Some inspiring things (part one)

June 03, 2013 | Comments: 4 | Categories:

inspiration1

Inspiration comes from many sources and in many forms - these three have influenced the way I see and think about art and how we relate to our environment...

‘Beechcombings’ by Richard Mabey

This is a beautifully written exploration of the author’s and society’s relationship to trees, the beech in particular.  Every time I read it (I’m on my fifth time) I’m struck by a new idea, a fascinating fact or a thought provoking quote.  It covers our relationship to trees through a variety of historical periods, touching on politics, ecology, aesthetics, art and literature, and includes some honest little snippets of self reflection too.  There are lots of scribbles in my copy which I’ve developed into ideas and themes in my sketchbook and have filtered into all my work.

Here’s my favourite quote, which I’ve used in my show ‘Damaged woods’:

“which bits of our aesthetic, or emotional, consciousness do rot-holes and calluses touch?”

You can find the book here.

‘Cave of forgotten dreams’ directed by Werner Herzog

Werner Herzog’s hypnotic film about the cave art discovered in Chauvet, France, some of it found to be over 30,000 years old!  Yes that’s the right amount of zeros!  Mindblowing.  The paintings on the cave walls are so vibrant, directly conveying the movement and nature of the individual animals, yet we know virtually nothing about the people who painted them, nor their reasons for doing so. The simplicity and incredible skill of the images are a great reminder to me that I have so much to learn.

Herzog’s film explores the scientists and researchers studying the cave as well as the actual cave paintings themselves.  The restrictions imposed on the filming seem to enhance the other-worldliness of the cave and its contents, and his deadpan commentary contrasts wonderfully with the weirdly comical characters he interviews.  It’s on DVD, but see it in the cinema if you can – there’s a 3D version which I wasn’t able to view in the little arthouse cinema I went to.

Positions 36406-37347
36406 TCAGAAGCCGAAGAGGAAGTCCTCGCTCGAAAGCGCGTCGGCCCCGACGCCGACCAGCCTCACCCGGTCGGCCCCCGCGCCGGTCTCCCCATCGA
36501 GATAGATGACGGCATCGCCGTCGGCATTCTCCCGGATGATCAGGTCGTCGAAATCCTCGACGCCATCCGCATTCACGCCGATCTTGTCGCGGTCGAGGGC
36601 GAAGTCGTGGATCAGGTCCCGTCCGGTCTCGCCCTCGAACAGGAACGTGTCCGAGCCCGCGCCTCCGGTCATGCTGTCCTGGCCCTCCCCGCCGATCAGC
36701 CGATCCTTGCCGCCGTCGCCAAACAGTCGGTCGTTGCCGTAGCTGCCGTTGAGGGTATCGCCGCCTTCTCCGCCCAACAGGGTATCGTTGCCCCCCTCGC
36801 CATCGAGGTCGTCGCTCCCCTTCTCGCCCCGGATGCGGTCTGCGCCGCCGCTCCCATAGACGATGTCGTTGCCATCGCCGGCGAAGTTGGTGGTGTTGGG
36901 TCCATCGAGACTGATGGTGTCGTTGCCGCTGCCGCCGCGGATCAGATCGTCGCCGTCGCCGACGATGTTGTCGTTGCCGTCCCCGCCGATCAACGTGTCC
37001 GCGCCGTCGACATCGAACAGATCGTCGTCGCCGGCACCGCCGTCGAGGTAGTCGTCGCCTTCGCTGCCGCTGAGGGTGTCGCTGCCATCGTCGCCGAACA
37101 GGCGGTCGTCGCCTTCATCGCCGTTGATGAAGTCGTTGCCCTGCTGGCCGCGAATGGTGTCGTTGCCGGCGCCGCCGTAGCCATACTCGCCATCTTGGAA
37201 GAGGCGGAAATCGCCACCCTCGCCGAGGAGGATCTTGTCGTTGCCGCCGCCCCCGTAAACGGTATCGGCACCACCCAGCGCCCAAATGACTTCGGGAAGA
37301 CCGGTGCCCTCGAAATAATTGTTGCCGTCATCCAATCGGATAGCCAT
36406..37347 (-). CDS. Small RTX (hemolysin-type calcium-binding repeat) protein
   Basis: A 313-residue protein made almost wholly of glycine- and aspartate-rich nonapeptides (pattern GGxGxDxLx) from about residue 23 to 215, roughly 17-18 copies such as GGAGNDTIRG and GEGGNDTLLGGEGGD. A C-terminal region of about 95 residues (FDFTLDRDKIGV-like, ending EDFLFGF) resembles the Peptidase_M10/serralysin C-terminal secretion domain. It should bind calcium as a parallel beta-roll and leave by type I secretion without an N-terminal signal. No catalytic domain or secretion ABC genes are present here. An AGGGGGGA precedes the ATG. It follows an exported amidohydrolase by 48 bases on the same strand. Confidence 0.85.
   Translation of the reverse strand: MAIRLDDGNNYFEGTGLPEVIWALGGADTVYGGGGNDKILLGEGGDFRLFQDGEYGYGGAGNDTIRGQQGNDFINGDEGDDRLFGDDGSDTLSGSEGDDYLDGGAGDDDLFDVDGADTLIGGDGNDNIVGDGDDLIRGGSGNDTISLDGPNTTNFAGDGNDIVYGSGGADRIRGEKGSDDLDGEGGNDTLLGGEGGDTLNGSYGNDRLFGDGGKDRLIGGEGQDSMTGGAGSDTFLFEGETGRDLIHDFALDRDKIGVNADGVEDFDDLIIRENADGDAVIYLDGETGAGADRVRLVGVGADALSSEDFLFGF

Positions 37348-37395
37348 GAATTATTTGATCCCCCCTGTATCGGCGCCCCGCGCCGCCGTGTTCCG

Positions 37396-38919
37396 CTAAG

I also have a beautiful book about Chauvet by the three people who discovered it, which has amazing photographs, and the official Chauvet website gives lots more information. 

‘Wildwood’ by Roger Deakin

I think of this as a ‘core text’ for the development of my artwork.  In the book, Deakin muses on woods and trees in the UK, Australia, Kirgizstan and Poland, recounting his travels and meetings with many others who shared his passion.  He had such a rich, intimate relationship to the natural environment and creatures surrounding him, and a beautiful way of putting this across in his writing.  It’s deeply poetic, personal, knowledgeable and subversive.  There’s also a melancholy to it, perhaps because you read it knowing that he died before it was published.  One day I’d like to escape for a while to a wee shepherd’s hut like his (see Caught by the river blog), with some sketchbooks, maybe some whisky and my tatty copy of his last book.

 



4 Comments

cheap online shopping: on April 23, 2018

I read books to remove my head from this present reality, it makes me cheerful to see that there are creative energy and innovativeness out there, even in universes that don't really exist. I get a kick out of the chance to consider anecdotal universes and spots that can just exist in your mind. This is the thing that I consider when I am trapped in an endless cycle.

UK Dissertation: on May 10, 2018

Books reading are always as good as getting classes and it should habit of our children.

Write Cheap Essay For Me: on May 14, 2018

I've heard and read many inspiring things, but this following quotation by Eleanor Roosevelt came into my life at a particularly difficult time when I didn't think I could go on any more. I've quoted it to myself a million times since then - whenever I think I'm giving up or wanting to quit.

write my assignment cheap: on May 17, 2018

inspiring things it's really great book i want to read it fully so please guide me to buy this book?

Add a comment:

Code

*Required fields




Subscribe to comments RSS Feed